What is The New Yorker? I know it’s a great magazine and that it’s a tremendous source of pleasure in my life. But what exactly is it? This blog’s premise is that The New Yorker is a work of art, as worthy of comment and analysis as, say, Keats’s “Ode on a Grecian Urn.” Each week I review one or more aspects of the magazine’s latest issue. I suppose it’s possible to describe and analyze an entire issue, but I prefer to keep my reviews brief, and so I usually focus on just one or two pieces, to explore in each the signature style of its author. A piece by Nick Paumgarten is not like a piece by Dana Goodyear, and neither is like a piece by Ian Frazier. One could not mistake Finnegan for Friend, or Bilger for Lepore, or Collins for Khatchadourian. Each has found a style, and it is that style that I respond to as I read, and want to understand and describe.

Thursday, July 4, 2013

Janet Malcolm's "Forty-one False Starts" - Part III

Is Janet Malcolm’s view of Irving Penn’s photography a case of pay attention to what I do, not what I say? I think so. In her early essay on Penn, “Certainties and Possibilities” (The New Yorker, August 4, 1975; included in her 1980 collection Diana and Nikon), a review of a MoMA exhibition of Penn’s photographs of cigarette butts, she says, “Penn’s butts efface reality.” It’s one of the most devastating (and memorable) art criticisms I’ve ever read. What I treasure in art is its realism – depiction of, in Edward Weston’s famous words, “the thing itself.” Here’s a photographer, Malcolm says, pointing at Penn, who uses his camera – that most accurate of devices - not to capture reality, but to erase it. It’s an audacious claim, yet Malcolm’s piece persuasively makes the case:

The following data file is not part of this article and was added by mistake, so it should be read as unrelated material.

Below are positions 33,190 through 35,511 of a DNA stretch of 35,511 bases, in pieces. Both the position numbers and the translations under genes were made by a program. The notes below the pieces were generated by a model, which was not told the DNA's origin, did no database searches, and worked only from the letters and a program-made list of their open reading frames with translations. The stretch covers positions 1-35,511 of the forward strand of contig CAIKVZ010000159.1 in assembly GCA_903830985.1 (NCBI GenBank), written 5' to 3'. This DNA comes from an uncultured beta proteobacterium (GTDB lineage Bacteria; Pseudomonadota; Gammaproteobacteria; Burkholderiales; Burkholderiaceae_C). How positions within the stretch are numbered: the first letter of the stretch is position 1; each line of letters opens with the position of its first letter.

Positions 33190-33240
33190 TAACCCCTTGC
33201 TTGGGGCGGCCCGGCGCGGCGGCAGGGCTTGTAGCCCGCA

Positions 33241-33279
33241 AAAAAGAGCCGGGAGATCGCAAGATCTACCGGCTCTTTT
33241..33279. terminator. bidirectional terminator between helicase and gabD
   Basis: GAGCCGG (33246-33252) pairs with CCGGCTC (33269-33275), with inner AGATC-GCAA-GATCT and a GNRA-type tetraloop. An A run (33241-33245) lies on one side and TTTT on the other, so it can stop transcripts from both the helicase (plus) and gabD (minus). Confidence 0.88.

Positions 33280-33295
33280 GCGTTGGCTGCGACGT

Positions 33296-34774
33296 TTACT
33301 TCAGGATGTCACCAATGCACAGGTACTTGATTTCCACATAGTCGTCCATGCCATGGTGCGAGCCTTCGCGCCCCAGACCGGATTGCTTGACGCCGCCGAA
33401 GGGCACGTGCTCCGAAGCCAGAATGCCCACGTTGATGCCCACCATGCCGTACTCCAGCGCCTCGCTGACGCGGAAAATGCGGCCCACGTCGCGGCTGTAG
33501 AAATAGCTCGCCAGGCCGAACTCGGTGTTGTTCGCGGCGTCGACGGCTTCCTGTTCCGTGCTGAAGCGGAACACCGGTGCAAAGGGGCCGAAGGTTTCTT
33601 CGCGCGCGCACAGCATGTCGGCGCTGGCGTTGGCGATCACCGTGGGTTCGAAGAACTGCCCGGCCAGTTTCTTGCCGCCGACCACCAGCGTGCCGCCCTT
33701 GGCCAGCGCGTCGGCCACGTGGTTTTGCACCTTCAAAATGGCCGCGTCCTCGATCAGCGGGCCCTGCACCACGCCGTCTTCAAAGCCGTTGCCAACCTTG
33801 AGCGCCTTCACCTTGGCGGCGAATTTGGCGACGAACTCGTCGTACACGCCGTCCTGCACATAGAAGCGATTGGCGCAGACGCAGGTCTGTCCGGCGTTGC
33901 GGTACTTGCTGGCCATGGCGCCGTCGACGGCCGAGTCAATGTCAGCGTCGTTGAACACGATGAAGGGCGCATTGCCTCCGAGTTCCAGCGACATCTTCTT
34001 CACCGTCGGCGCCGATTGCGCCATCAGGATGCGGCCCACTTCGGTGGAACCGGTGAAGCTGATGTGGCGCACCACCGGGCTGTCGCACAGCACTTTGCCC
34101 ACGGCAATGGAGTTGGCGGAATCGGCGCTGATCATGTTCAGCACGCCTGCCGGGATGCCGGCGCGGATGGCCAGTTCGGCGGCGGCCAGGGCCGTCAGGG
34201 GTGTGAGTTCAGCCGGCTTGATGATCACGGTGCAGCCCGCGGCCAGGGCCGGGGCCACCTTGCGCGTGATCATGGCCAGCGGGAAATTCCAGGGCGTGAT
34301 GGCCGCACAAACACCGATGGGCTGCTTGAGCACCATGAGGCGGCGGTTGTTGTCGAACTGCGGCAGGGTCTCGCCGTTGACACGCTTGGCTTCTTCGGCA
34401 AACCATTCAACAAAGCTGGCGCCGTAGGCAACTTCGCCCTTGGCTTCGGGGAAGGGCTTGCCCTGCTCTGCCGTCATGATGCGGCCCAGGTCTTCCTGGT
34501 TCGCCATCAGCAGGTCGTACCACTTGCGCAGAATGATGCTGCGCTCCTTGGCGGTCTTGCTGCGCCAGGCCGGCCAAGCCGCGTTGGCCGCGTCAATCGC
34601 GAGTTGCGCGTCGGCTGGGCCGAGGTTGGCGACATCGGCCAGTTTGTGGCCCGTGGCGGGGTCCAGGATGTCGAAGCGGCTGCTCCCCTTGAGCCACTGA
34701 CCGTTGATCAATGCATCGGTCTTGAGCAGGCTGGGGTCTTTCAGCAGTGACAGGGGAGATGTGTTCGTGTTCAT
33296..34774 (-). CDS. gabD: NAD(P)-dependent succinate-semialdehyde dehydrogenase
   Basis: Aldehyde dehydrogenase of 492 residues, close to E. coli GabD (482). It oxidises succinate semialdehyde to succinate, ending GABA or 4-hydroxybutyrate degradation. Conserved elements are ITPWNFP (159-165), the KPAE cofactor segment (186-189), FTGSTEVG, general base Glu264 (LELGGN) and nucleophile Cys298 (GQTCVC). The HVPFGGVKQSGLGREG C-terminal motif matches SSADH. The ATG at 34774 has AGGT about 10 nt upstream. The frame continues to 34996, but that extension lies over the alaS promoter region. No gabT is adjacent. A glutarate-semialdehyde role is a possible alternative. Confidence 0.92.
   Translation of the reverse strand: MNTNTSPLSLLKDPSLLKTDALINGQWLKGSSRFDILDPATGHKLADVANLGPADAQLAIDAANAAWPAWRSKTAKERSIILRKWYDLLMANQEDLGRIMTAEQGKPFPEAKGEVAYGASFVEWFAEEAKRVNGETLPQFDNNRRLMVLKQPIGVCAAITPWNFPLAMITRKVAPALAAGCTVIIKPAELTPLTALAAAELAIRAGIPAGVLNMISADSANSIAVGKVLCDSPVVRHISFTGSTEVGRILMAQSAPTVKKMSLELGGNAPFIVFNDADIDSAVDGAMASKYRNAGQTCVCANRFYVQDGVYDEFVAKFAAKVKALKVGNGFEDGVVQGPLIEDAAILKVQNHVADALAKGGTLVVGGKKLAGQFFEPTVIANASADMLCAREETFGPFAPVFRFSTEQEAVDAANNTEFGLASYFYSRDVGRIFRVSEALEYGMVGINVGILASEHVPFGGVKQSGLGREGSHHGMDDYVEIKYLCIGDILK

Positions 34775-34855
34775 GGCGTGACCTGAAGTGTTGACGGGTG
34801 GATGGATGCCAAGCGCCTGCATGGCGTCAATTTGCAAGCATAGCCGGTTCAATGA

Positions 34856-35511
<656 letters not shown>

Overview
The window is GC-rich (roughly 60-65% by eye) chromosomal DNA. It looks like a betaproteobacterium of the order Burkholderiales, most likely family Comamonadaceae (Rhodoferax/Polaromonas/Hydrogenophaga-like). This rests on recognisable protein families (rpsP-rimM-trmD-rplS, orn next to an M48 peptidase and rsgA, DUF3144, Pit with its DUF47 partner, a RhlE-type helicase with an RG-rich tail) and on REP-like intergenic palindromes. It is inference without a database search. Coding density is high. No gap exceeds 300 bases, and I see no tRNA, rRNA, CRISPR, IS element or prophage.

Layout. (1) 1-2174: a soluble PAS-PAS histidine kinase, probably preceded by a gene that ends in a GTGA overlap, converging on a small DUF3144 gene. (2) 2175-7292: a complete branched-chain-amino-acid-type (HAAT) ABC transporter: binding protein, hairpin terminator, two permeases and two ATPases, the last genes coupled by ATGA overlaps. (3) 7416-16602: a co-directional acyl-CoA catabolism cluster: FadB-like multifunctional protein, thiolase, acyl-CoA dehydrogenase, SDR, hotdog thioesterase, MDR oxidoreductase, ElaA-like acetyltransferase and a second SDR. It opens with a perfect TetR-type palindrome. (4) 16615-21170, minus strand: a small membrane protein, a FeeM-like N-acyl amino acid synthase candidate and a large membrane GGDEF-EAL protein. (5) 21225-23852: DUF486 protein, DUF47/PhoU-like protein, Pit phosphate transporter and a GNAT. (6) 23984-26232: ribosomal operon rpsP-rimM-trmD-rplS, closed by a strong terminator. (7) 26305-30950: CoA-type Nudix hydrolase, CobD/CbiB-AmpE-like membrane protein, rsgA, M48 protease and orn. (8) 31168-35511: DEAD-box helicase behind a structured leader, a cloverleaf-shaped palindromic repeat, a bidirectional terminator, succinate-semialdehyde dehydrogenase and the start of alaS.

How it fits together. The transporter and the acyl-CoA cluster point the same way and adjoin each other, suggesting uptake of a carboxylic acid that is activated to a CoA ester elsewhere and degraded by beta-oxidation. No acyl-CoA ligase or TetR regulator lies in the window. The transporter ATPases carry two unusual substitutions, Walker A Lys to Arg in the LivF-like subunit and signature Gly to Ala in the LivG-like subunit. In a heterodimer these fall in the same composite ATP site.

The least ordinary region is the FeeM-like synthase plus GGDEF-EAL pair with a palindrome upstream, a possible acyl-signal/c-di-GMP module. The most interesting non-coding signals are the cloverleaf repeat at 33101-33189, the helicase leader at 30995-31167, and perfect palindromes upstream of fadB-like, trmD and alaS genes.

Penn’s pictures of butts exhibit all the rough oddity of the found art object that emerges from the enlargement of a murky detail in a torn, unregarded snapshot or of a quaintly drab illustration in an old textbook; they partake of the transformation that quilts and ship propellers and industrial tools undergo when they are wrested from their functional context and put on show for their aesthetic qualities. And they suffer from the same paradoxical devitalization that comes over useful objects when they are no longer in use. The tacky machine-made synthetic comforter on the bed has more connection with life – is more genuine, in its way – than the handsome antique quilt that hangs on the wall as if it were a painting, and in this respect Penn’s sleek pictures of clothes and caviar in Vogue and Harper’s Bazaar, far from paling before the rough vigor of his pictures in the museum show, present a kind of rebuke to the latter’s false vernacularism.

Irving Penn, "Cigarette No. 86," 1972
Malcolm, in her “Certainties and Possibilities,” also looks at Penn’s portraits. She says that they are “first of all Penns and only incidentally pictures of individuals.” She says, in what is, for me, her clinching argument,

Penn removes people from their own context and treats them like botanical or zoological specimens. He lures them into his studio, sits them on cloth-draped structures, subjects them to a north light that shadows half of each face, and sometimes literally pushes them into a corner that his brutal direction has put them emotionally.